Wilder Study of the Cincinnati Park Board (Full Document): History of the Park Board
Park Board Bylaws: Board of Park Commissioners of the City of Cincinnati Park Polices (rev. 02/2016) as provided by Cincinnati Parks
Preserve Burnet Woods (PBW) was founded in the need for unity. Organizationally, we were the community voice against two construction proposals for private buildings in Burnet Woods Park, a public greenspace and high value nature habitat in an urban setting. Initially, the driving force behind PBW’s relationship with the Cincinnati Park Board was to curry favor with the Board and make a solid case why these two private buildings were not appropriate for the park – buildings that were neither in the 2007 Parks Master Plan or derived from transparent community engagement. As the PBW group has matured into a trusted local alliance, our relationship to the Park Board has alternated between being a beloved volunteer honeysuckle-removing megaforce or being dismissed as a “loud minority” despite the 7,000+ signatures we obtained on two petitions representing a much larger number of voices than back many Park Board approved projects. Upon internal examination of this inconsistent interaction, the Board of Preserve Burnet Woods began to ask questions such as:
- Why was the Park Board created in 1906?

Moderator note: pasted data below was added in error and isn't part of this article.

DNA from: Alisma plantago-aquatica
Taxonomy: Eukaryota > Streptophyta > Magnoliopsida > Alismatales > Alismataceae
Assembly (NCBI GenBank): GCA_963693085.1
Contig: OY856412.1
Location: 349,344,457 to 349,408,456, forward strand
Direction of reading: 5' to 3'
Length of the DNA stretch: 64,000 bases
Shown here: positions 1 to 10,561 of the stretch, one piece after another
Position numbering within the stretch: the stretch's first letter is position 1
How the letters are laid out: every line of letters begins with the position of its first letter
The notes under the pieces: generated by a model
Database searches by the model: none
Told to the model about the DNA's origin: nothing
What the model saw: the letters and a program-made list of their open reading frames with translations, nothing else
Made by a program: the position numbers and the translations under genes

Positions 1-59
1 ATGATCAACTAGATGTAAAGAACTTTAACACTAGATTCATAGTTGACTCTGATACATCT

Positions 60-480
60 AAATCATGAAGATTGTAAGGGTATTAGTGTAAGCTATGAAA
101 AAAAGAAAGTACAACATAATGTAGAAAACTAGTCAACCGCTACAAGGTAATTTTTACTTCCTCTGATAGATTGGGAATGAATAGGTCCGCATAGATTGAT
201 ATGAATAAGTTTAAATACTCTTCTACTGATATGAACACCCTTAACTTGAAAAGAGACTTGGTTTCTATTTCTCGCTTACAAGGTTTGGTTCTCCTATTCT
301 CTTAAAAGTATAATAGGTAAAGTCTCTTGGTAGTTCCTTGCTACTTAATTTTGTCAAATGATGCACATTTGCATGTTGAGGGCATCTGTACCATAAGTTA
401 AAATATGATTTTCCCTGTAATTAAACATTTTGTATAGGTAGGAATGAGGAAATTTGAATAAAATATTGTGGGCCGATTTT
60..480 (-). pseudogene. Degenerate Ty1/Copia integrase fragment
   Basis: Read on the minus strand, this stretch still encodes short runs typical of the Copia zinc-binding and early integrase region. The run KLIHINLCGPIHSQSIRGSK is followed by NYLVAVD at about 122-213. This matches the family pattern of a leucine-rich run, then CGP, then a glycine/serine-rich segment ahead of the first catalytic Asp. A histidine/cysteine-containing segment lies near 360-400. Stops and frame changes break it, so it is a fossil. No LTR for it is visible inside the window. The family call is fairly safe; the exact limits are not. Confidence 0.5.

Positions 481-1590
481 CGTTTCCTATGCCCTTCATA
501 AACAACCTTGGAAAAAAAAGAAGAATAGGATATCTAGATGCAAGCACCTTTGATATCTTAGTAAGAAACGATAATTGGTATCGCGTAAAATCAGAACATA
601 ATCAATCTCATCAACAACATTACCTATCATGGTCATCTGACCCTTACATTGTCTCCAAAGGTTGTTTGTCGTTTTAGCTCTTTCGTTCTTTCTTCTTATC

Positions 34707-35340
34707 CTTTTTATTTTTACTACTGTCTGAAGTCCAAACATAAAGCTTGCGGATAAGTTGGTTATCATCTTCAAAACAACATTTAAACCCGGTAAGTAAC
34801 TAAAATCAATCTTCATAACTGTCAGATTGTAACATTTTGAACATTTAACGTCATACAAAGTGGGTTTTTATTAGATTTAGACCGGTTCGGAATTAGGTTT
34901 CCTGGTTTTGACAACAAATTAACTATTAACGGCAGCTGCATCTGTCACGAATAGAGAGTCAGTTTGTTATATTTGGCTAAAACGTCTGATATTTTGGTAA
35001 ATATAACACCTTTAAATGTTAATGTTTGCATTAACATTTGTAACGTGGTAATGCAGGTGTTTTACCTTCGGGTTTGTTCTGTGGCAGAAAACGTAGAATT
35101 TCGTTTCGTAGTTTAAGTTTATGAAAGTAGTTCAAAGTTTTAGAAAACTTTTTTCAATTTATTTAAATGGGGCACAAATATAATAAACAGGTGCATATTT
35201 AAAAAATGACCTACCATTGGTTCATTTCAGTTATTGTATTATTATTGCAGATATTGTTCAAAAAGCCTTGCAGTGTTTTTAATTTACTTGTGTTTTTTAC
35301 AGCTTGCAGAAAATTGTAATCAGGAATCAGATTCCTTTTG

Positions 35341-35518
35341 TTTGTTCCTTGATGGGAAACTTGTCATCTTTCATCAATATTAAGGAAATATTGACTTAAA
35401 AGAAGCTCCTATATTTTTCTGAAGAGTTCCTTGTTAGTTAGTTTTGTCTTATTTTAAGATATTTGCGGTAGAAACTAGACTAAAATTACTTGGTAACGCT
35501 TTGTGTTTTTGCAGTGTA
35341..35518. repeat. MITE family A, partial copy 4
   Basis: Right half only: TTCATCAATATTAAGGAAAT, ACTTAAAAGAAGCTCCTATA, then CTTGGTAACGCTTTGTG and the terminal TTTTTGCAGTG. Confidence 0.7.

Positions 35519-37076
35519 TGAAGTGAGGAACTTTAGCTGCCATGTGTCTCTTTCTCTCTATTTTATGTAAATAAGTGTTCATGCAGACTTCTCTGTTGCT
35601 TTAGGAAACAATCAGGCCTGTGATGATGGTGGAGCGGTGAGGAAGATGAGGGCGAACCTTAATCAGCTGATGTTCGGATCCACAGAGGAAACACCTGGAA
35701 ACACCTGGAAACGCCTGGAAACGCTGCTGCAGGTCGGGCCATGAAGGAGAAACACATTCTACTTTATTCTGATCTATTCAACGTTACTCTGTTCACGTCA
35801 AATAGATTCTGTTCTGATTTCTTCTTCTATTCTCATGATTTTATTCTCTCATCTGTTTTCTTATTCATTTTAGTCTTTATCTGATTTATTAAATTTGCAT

- When major city charter reforms passed in the 1920s, why did the Park Board persist?
- How has the composition of the Park Board changed over time? Is it demographically representative of our city?
- How are Board members selected?
- How active has the Park Board been in setting parks policy and goals?
That the Park Board is a mayor-appointed Board, and that the City of Cincinnati is nearing the close of heated mayoral race, makes this an especially auspicious time to conduct a thorough study of the Cincinnati Park Board – a five-member board which acts as the primary decision-making body for 5,000 acres of public greenspace critical to public health and the beauty of our city without much accountability.
Early in 2021, we applied for a grant from the Stephen H. Wilder Foundation to pursue answers to these questions through independent scholarly research grounded in a historical timeline and context for the Park Board’s development. This Wilder Study is the result of that research. In the way that most good research studies do, it led to more questions and considerations amongst our team about governance of the Park Board. The PBW Executive Summary captures those questions and considerations, and we share that in the interest of encouraging our fellow citizens to do their own critical thinking on the structure and accountability of this public body.
Starting on October 5th, PBW began a community conversation across our social media platform to listen to your thoughts on this report. Each Tuesday for 4 weeks, we will be posing a question to prompt the conversation. We invite you to join in!
Week 1 (10/5): What would the Cincinnati Park System look like if the Park Board were under the direction of the City Manager?
Week 2 (10/12): What credentials should be required to be a Park Board Commissioner? Who should decide the priority of those credentials?
Week 3 (10/19): Does a mayor-appointed Board result in a balanced representation of city demographics?
Week 4 (10/26): What will the Cincinnati Park System look like if the current structure of administration, systemic underfunding, and unclear fiscal practices is unchanged?
TELL US WHAT YOU THINK! Click here to send us your thoughts.